Denise could not stop talking about how much she appreciated her home and what it meant for her family. She has a cow, 3 sheep, a pig – all obtained by buying and selling animals. All achieved over the two years.  A real business woman. She served us all with cooked corn. She told us we had also helped her to have cataracts removed from both eyes. This involved many round trips to Kigali.  ‘I can see now!’ she said.

Having a house built for them has been life-changing for both women.

A day of two halves

Our programme is taking us to every aspect of life down here, exploring how Life in Abundance (LiA) is involved in trying to fulfil its aims in empowering people to lead independent and fruitful lives.

This morning we visited a project on Nkombo island, one of the poorest parts of Rwanda. The pastor there, whilst visiting people’s homes, discovered many people with disabilities, who were totally marginalised. They told us that other villagers described them as ‘broken pots’ and of no use. He has taken the initiative to try and give them confidence to do something to improve their lot. They now meet together regularly, have begun some simple mini-enterprises, and are beginning to feel valued. One of them repaired shoes (see photo). We met about 50 of them, heard some of their stories and bought some of the goods they had made. We visited the homes of two disabled women. One of them had had 11 children but 7 of them had died. Her house had bare walls except the words ‘Praise the Lord’ on one wall (see picture). We had a delicious lunch at the pastor’s house and presented him and his wife with various gifts for the children of that community.

In the afternoon, we visited a Mother’s Union project in Kamembe. Young people are being trained to use sewing machines so that, after training, they can set up their own business. Our friends from Lewes brought them £2000, which they had raised through their local MU. This will enable them to purchase more sewing machines. The joy and surprise on the leaders’ faces is reflected in one of the pictures below.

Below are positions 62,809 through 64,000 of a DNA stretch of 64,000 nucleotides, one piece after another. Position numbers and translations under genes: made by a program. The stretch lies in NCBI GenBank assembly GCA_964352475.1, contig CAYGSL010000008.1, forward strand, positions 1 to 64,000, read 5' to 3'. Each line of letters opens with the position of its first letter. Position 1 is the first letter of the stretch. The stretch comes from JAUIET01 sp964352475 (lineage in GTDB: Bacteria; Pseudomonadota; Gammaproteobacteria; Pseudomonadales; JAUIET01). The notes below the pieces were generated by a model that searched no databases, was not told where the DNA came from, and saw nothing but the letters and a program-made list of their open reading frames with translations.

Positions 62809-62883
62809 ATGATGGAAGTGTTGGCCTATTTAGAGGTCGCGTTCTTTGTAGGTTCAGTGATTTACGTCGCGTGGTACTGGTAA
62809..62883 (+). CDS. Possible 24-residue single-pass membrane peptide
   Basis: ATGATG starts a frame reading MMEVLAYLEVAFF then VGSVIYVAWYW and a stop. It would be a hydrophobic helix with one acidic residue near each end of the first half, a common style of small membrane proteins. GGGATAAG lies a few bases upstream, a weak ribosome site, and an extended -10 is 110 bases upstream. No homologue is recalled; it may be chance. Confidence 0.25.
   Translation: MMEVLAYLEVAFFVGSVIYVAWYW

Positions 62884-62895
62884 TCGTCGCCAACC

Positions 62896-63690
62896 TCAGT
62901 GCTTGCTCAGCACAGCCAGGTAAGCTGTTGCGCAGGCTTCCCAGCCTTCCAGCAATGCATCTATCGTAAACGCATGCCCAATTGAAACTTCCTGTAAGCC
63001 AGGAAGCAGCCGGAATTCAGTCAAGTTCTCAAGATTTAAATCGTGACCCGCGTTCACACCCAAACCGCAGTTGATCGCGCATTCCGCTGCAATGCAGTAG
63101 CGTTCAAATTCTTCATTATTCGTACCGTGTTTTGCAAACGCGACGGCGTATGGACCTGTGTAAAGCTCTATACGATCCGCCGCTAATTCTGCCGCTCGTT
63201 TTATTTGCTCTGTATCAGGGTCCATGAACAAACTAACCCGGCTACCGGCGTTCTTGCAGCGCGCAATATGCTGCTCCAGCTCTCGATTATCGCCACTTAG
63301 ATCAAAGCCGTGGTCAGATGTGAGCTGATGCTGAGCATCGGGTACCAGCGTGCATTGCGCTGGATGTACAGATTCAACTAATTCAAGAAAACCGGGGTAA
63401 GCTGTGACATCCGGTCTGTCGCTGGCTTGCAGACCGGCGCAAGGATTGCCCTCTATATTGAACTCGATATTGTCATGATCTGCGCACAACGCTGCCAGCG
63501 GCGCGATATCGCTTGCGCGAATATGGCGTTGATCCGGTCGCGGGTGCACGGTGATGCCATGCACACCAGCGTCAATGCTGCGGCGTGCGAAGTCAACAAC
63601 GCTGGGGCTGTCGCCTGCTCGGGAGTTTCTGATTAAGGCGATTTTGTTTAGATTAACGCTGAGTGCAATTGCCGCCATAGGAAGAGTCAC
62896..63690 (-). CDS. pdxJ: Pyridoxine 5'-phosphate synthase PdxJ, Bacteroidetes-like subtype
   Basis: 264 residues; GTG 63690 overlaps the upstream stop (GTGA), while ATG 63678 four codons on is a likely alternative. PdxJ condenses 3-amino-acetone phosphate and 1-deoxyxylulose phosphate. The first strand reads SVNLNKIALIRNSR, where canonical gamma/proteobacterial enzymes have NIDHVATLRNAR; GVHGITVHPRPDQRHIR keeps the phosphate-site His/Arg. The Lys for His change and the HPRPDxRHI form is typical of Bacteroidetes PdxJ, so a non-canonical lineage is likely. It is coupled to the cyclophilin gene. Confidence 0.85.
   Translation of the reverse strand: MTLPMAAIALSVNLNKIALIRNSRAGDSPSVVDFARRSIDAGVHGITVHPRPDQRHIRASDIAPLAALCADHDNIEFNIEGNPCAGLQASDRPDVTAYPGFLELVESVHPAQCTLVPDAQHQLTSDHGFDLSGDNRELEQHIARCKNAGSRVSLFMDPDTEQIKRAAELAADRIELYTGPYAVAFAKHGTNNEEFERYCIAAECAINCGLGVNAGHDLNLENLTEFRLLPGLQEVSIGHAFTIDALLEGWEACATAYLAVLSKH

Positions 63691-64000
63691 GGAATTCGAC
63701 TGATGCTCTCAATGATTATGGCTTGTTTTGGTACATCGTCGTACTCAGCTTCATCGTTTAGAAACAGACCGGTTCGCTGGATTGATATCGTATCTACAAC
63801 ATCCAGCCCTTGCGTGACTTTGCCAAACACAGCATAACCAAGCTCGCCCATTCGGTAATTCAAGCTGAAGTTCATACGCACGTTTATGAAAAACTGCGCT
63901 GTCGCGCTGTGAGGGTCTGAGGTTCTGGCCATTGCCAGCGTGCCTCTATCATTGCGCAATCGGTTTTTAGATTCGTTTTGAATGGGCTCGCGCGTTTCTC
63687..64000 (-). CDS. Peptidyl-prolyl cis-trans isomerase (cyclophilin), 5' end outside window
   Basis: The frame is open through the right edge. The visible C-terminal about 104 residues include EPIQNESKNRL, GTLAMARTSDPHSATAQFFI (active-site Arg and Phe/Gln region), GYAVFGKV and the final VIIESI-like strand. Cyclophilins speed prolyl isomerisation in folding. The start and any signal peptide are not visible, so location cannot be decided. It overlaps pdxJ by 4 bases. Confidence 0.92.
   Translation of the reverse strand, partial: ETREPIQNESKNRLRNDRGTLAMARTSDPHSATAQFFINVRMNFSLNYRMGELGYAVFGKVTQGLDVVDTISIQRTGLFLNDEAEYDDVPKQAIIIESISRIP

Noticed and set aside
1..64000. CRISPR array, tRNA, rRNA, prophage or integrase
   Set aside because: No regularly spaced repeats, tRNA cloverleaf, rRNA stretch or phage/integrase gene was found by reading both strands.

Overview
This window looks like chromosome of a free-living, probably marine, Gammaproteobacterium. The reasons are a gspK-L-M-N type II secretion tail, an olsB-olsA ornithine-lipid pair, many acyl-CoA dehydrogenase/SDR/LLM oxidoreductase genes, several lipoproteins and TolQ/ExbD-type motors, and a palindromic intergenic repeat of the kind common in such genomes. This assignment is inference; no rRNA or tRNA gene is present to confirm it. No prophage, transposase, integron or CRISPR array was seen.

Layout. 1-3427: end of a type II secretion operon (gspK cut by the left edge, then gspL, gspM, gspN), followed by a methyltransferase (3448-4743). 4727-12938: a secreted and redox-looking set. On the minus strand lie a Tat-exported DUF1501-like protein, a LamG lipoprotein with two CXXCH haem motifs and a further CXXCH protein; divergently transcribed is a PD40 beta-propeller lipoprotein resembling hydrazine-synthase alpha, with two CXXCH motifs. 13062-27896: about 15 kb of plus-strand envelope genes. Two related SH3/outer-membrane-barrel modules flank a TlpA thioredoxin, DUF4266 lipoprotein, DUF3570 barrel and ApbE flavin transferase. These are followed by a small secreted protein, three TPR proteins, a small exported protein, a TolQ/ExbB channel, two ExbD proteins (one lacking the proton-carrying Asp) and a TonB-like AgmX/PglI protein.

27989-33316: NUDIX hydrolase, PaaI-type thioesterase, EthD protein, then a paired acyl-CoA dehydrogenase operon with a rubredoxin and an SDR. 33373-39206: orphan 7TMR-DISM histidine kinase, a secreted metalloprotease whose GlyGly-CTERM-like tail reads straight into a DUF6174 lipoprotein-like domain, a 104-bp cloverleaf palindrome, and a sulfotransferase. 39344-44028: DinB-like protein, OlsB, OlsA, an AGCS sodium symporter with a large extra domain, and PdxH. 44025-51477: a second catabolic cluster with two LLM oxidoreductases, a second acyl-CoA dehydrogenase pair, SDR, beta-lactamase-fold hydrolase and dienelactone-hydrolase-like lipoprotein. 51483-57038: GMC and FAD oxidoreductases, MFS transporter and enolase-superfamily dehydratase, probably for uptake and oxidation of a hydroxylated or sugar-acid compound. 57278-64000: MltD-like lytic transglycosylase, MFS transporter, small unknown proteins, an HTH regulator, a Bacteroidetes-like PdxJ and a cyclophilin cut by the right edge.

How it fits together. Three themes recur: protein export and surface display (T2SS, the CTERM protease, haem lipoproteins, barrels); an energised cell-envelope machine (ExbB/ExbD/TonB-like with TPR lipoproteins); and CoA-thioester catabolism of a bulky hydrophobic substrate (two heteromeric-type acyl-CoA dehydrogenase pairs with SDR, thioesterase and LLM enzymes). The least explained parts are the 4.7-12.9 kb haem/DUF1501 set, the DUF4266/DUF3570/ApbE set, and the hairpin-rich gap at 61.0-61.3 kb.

Training Sunday School teachers

This is the first day of two in which we are training Sunday School teachers. Our aim is to equip them to use a smimilar approach as we use in ‘Open the Book’ to help children know and understand stories from the Bible. It involves acting out the stories. We wrote the materials ourselves and provided some very simple ‘props’, such as headdresses and tabards. After we had modelled two stories for them, they very quickly got the idea. There are 20 of them, divided into 3 groups. Each group took on the task of  acting a story themselves with great enthusiasm and treated us to some accurate but entertaining ‘productions’! A great first day. Tomorrow, they write their own story and act it out.

A wonderful celebration!

What a day we had celebrating the opening of the new Kamembe Cathedarl! The Africans know how to celebrate and it was a joy to share this special time with them. It was so colourful – 3 archbishops and 20 bishops, in their regalia, the women in quite stunningly beautiful dresses, and everyone else in ther ‘Sunday best’.  The local community leaders were there as representatives of other churches. There were 3 choirs including one from Bukavu, over the water in Congo. There was spontaneous dancing to accompany one song! It would be impossible to convey the spirit, joy and meaning of the service ina few words. We felt privileged to be there. Bishop Quigg,from Virginia, gave a vibrant and challenging sermon. It was all so uplifting and encouraging.

Pictures can’t tell the whole story as you really need to hear the sound which go with them but here are a few.